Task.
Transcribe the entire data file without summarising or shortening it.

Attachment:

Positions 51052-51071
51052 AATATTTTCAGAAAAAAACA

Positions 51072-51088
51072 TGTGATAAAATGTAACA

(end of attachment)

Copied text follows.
Positions 51052-51071
51052 AATATTTTCAGAAAAAAACA

Positions 51072-51088
51072 TGTGATAAAATGTAACA